The Quantified Self Movement increases awareness of our personal behavior and, in doing so, can help us to behave in a more appropriate, healthier manner. By keeping track of our daily calorie intake, we can spot when we over-eat, and adapt accordingly. By mapping out daily expenses and subtracting them from a monthly budget, we can be sure not to over-spend—or at least not to unknowingly over-spend. App stores are full of software that helps us map ourselves. There are passive data collectors (pedometer apps, apps that sync with Nike shoes to track workouts, etc), and active ones: budget apps in which you insert daily spending, calorie counters that justify what you ate with your daily calorie count, and even apps that track what you read and what music you listen to. There is something addictive about these apps, a sense of both application of self-control and logging one’s life, a mini-memoir or diary that helps our activities feel more real because a record of what we do is digitized. For all the folks out there who don’t feel that they’ve experienced something if they’ve not tweeted about it, or posted a photo of it on Facebook, this digital log-keeping is a way of remembering and sharing one’s life. But despite this long-standing, popular trend, to date there have been very few apps that help log how one feels. No numbers, no lists of products consumed. Just emotion.
Having spotted this gap in the market, there is now a new, elegant app called Sliders: Track How You Feel that offers a way to map and quantify feelings.
Rather than track your heart-rate by workout, this app provides a simple and satisfying sliding bar that allows you to rate, for instance, how good you feel your workout went.
When you first open the app, it comes pre-loaded with some questions, like “How healthy is this meal?” and “How active have I been today?” Each slider has a question associated with it. You can add as many questions/sliders as you like, and change the ones that come pre-loaded. My buddy’s ear had been hurting him for some time, so we tested the app by adding a slider with the question “How is my ear?” You then insert two extremes, one for each end of your slider. We placed “normal” on one end, and “agony” on the other. As often you like, you can rate your feeling by sliding the slider and saving the data. Once a day, once an hour, whatever you like. The app then cleverly saves the data and allows you to chart it. After a month of ear-aches, you can see that, for instance, the ache occurs only in the morning, information that might be useful to you. Perhaps you’re tracking how happy you feel? If you chart a month of happiness, and find that you are at your lowest on days when you lunch with the in-laws…well, you can see how this would be practical.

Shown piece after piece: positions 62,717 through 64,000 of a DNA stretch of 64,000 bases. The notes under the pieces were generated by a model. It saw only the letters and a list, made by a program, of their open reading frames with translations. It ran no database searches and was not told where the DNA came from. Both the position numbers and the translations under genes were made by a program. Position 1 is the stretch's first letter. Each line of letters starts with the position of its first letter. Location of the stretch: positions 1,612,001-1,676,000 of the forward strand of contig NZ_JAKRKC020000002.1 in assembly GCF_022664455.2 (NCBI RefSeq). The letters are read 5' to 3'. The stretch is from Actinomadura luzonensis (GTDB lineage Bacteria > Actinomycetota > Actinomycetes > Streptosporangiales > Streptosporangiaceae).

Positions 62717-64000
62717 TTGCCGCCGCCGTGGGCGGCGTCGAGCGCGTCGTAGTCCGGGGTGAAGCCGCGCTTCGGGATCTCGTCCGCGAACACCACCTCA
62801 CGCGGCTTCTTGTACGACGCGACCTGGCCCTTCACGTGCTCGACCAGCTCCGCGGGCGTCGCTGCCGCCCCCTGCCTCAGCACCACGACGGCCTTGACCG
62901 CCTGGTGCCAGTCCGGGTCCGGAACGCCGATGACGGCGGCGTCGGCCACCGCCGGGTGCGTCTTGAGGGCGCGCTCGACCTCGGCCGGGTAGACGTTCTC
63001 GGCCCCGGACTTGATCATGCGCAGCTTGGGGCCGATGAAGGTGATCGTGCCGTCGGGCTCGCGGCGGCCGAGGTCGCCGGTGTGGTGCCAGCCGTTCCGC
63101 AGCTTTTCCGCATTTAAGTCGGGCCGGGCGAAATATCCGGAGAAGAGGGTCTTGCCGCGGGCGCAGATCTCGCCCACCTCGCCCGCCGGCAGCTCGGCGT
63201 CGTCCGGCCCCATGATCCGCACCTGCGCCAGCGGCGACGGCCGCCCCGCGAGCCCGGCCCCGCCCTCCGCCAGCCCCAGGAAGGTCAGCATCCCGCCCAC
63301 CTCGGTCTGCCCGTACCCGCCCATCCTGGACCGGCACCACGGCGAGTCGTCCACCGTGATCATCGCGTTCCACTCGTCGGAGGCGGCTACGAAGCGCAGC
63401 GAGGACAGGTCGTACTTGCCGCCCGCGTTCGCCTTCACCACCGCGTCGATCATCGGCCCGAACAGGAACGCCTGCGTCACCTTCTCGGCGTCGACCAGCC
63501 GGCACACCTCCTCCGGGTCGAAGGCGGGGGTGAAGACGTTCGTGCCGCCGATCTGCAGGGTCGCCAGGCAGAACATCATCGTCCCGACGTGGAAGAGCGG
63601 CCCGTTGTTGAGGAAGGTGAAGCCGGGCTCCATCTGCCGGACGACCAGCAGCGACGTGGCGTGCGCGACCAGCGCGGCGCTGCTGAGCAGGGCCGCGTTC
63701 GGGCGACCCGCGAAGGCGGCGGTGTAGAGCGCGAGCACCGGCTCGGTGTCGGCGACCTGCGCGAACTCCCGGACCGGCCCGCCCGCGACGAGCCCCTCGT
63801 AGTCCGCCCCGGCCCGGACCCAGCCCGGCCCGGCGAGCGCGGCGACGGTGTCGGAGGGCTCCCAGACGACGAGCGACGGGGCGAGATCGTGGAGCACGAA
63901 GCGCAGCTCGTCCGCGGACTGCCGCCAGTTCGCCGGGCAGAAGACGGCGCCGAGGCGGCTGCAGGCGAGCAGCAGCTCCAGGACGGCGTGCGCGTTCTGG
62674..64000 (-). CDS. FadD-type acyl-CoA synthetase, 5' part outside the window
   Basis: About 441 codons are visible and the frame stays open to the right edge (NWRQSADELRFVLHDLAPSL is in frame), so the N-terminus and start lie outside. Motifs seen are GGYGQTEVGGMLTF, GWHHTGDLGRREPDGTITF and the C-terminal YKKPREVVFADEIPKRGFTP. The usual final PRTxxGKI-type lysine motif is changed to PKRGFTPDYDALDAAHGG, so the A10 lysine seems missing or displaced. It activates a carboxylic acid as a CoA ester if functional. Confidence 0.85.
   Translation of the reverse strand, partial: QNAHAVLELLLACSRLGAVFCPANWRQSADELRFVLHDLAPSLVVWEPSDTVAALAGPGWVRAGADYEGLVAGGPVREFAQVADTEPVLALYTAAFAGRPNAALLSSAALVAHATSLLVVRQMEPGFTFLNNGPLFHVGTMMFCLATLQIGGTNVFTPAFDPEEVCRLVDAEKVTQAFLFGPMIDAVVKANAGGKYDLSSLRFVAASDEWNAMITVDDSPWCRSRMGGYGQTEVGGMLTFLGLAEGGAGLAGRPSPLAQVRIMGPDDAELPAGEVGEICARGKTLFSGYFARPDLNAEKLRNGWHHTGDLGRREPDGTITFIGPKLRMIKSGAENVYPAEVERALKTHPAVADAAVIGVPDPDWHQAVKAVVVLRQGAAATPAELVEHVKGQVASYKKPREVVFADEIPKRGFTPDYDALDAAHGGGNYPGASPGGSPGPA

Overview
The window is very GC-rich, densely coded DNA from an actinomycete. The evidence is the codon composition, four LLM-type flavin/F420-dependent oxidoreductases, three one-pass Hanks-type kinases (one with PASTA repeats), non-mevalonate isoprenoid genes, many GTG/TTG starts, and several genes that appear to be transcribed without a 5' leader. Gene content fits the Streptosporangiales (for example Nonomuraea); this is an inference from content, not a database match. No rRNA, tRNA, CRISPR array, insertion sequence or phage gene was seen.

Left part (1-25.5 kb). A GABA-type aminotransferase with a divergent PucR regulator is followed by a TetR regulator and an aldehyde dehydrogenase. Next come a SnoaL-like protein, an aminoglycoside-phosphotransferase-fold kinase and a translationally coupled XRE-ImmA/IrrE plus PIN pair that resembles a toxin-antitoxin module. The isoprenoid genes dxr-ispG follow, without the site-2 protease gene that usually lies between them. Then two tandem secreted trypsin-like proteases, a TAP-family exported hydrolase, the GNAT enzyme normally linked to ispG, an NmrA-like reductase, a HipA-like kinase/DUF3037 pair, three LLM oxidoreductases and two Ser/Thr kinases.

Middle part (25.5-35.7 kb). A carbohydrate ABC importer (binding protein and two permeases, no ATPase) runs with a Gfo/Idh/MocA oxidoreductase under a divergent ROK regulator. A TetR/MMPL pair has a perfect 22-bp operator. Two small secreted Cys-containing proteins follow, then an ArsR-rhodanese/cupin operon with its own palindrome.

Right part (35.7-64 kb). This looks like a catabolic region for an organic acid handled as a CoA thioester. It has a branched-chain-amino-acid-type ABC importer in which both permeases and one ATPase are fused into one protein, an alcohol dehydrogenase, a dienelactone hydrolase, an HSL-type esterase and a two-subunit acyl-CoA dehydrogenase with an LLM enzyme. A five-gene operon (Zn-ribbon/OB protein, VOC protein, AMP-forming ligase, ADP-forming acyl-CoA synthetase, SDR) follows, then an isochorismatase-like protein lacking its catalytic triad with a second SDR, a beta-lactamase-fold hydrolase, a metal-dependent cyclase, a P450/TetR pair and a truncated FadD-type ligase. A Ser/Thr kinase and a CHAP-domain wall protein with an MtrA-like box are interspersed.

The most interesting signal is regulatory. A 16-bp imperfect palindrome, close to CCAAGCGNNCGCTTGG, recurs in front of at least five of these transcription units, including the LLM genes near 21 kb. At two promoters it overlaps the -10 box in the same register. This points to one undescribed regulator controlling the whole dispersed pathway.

A few small quibbles with an otherwise fine app. The name, sliders, at least for Americans will bring to mind miniature hamburgers. This probably is not a big problem, but when I first heard the name of the app, I began salivating. There are also all sorts of other smartphone-related tools called “sliders,” and this risks diffusing searches for the app.
The other side of this equation is that, while finding a niche, the developers have also come upon what might be a logical rupture. The folks who really get into quantifying their life seem to like quantitative data—numbers: specific calorie counts (rather than “do I feel that I overate today”), money spent each day down to the penny (rather than “do I feel that I spent too much today”). It’s possible that the quantified selfers will prefer data-crunching over the inexact science of feeling. But the ability to quantify feeling, by charting the data entered, may balance this out. And there is certainly a large-enough market in feelings that this app will find followers. I imagine it as wonderfully helpful to psychologists and their patients (“How nervous do I feel?”), for polls (“How happy are you with President Obama?”), and for things like “How active was my baby today?”—questions for which it would be difficult to apply a specific number or percentage.
The app looks fantastic, and the sensation of sliding your slider satisfies. The near-shoring developer, Pangaea, an international company based in Slovenia, does excellent work—their website is worth a look. They act as project managers for software development, guaranteeing quality and organizational control, while employing subcontractors from central and eastern Europe, who work with top-drawer quality but at a fraction of the cost-per-project of western programmers and designers.
In my Slider on whether I like this app? For those who do not need the number-crunching normally associated with the Quantified Self, this is a winner. It fills a distinctive niche for charting feelings, as well as charting things that do not suit raw numbers.
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